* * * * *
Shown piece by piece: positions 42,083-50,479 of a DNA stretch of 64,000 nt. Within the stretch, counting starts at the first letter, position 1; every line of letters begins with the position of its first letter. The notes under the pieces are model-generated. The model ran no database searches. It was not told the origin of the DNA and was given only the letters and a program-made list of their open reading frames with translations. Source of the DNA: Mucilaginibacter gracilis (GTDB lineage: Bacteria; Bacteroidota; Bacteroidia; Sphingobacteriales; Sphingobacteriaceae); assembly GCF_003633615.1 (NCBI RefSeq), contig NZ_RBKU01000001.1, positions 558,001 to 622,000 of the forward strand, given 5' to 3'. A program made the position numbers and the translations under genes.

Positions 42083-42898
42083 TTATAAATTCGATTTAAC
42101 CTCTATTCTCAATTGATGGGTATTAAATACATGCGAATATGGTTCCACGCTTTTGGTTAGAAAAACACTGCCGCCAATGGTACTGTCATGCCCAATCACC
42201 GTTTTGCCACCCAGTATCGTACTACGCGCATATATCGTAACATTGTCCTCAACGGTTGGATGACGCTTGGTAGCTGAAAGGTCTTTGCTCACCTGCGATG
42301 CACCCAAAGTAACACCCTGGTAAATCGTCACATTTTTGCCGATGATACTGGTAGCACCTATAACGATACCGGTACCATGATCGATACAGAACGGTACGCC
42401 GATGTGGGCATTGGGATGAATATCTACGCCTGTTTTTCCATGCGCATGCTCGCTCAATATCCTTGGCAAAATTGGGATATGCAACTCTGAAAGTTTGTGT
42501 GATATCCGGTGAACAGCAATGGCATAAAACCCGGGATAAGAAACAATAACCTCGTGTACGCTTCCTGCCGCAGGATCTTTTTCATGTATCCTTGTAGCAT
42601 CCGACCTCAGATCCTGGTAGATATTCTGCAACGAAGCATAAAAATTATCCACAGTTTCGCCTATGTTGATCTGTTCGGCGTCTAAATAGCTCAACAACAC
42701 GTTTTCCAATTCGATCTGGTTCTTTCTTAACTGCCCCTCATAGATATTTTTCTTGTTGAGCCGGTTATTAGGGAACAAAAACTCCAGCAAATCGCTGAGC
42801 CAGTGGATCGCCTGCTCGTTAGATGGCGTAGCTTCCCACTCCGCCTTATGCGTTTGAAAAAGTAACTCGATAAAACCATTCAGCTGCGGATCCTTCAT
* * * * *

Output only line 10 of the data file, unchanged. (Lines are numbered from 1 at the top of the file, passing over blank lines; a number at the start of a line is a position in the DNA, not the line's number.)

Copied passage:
42701 GTTTTCCAATTCGATCTGGTTCTTTCTTAACTGCCCCTCATAGATATTTTTCTTGTTGAGCCGGTTATTAGGGAACAAAAACTCCAGCAAATCGCTGAGC